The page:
Lower Merion School Board considers moving start times back, allowing students to get more sleep

By KYW Newsradio 1060
PHILADELPHIA (KYW Newsradio) — The Lower Merion School Board will meet Thursday night to discuss potentially pushing school start times back — a transition the district anticipates examining in many more meetings to come.

The recommendation for a later start to the school day is based on studies that show sleep cycles shift during the teenage years, and adolescents fall asleep later and wake up later. 

About 20 school districts are having the same conversation, and a handful have already made the change.

The American Academy of Pediatrics, American Medical Association, and other groups recommend high school should start no earlier than 8:30 a.m.

The Radnor Township School District pushed its start time back to 8:30 a.m. at the beginning of this school year.

“We’re getting positive feedback from many of our high school students who are appreciative of the extra hour or so of sleep,” noted district spokesman Michael Petitti.

While that’s anecdotal, Petitti said they’re asking for more input from parents and students, which they can send to sleep@rtsd.org. The district will also look at other factors, like sick days or nurse’s office visits.

A handful of other school districts, like Tredyffrin/Easttown, Phoenixville and Unionville-Chadds Ford, pushed their start times back to 8 a.m.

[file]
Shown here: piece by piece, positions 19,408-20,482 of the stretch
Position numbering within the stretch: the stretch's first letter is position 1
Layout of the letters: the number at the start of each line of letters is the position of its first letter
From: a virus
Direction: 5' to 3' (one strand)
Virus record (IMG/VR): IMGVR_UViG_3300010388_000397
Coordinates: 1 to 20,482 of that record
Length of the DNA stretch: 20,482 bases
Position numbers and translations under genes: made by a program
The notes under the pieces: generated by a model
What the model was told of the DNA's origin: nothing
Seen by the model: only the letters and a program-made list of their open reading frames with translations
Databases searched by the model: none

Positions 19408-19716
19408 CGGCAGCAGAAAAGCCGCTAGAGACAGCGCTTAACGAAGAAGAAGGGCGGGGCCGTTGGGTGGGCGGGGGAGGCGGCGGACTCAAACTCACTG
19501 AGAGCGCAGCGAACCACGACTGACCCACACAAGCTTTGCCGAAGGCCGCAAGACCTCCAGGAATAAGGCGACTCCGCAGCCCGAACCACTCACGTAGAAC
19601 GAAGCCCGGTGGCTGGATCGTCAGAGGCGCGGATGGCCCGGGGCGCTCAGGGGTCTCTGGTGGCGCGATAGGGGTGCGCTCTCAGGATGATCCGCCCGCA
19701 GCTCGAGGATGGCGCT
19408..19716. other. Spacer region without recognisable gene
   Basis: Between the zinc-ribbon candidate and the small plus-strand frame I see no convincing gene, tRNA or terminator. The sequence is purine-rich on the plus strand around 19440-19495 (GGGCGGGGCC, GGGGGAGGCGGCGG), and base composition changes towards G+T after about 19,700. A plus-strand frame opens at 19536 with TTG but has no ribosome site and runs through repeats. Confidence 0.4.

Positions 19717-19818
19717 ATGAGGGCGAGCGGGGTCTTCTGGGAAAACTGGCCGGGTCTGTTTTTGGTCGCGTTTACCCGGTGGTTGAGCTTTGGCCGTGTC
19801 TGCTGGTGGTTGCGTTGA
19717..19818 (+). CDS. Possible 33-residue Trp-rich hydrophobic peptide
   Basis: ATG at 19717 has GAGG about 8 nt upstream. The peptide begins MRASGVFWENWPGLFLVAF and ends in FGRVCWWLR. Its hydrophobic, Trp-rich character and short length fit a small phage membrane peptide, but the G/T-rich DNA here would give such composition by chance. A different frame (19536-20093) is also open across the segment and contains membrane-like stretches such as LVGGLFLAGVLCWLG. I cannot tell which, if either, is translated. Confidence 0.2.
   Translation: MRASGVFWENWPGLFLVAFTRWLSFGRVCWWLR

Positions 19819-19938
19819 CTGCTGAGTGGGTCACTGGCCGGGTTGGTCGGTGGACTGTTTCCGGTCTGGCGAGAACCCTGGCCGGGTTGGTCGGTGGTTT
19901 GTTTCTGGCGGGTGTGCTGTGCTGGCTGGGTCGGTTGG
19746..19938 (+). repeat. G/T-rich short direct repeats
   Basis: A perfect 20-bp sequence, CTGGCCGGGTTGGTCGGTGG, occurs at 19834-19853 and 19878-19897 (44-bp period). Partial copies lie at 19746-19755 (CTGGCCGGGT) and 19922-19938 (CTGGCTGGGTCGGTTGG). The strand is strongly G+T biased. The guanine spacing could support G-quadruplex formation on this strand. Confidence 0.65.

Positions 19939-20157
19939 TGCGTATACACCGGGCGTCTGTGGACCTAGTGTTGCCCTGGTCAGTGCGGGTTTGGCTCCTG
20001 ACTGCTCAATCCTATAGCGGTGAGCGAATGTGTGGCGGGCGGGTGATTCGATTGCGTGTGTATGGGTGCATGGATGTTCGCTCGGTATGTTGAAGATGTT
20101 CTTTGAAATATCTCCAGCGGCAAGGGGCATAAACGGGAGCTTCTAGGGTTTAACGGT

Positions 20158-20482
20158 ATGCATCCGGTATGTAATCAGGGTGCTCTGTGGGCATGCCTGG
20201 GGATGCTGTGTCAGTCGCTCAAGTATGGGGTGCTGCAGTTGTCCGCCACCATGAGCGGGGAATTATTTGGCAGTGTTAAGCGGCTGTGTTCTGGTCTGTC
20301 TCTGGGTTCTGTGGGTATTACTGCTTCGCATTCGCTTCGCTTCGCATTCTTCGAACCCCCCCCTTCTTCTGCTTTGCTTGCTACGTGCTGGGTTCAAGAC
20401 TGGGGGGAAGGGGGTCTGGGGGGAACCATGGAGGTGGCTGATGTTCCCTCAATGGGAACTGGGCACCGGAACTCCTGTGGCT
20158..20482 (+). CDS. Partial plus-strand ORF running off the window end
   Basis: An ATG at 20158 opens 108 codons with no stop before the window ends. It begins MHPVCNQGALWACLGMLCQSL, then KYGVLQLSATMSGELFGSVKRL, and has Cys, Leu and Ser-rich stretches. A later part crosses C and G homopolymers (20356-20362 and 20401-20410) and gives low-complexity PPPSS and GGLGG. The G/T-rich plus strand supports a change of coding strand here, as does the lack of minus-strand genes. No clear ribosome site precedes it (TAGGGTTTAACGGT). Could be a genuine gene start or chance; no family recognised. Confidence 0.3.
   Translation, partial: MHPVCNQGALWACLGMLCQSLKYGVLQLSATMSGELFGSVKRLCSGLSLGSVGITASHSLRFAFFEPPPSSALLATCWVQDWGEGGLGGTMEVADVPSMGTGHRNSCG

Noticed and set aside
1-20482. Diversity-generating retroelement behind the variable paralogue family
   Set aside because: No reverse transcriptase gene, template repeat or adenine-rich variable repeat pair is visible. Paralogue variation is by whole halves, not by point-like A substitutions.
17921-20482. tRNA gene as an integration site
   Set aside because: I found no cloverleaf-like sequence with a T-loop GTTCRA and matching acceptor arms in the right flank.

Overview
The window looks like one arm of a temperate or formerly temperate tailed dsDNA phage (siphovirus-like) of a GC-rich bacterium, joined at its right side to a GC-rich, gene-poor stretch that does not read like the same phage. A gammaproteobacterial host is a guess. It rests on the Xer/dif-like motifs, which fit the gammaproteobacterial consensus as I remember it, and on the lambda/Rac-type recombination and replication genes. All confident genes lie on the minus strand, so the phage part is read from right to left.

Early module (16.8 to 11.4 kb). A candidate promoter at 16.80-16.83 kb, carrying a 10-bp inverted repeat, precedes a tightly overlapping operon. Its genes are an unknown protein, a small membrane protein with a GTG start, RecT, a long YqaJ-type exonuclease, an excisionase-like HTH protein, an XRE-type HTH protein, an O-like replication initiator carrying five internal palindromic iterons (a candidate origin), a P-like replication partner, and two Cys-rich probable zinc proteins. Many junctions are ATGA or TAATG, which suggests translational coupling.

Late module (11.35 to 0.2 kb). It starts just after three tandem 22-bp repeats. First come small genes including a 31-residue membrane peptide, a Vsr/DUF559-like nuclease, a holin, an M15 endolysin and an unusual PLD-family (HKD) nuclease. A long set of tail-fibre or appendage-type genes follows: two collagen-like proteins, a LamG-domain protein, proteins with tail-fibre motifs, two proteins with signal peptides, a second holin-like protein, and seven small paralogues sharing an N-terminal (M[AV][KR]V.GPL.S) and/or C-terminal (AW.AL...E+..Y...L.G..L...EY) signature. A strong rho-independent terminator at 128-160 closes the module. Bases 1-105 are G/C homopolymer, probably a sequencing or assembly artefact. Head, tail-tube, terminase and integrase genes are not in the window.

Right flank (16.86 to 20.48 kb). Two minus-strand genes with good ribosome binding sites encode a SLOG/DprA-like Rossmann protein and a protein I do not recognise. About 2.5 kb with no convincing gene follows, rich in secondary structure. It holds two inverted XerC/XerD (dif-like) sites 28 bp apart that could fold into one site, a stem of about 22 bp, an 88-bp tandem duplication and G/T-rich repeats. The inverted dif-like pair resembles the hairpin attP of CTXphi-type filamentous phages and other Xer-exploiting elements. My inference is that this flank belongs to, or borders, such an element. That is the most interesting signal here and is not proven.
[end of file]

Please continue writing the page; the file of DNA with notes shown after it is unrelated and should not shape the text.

The Unionville-Chadds Ford School District made the switch in the 2017-18 school year. Across the two years of data collected, School Board President Jeff Hellrung said it has all been generally positive.

“The kids feel better. They’re more alert, so just across the whole range they learn better, their immune systems are stronger, their mental health is stronger, their resilience is stronger,” he said.

Hellrung said they're now discussing moving from 8 a.m. to the recommended 8:30 a.m.

But he and Petitti acknowledged every district faces different challenges when it comes to changing start and end times, including after-school activities, jobs, and transportation to private schools. The Lower Merion School District, for example, provides transportation for about 10,000 students to 120 different schools.

The Lower Merion School District is holding several community listening sessions on the topic in the coming months. It also wants input from parents and community members, which can be emailed to sleep@lmsd.org.

The school board will consider the feedback prior to voting in the spring. If approved, the new start time would begin in September 2020.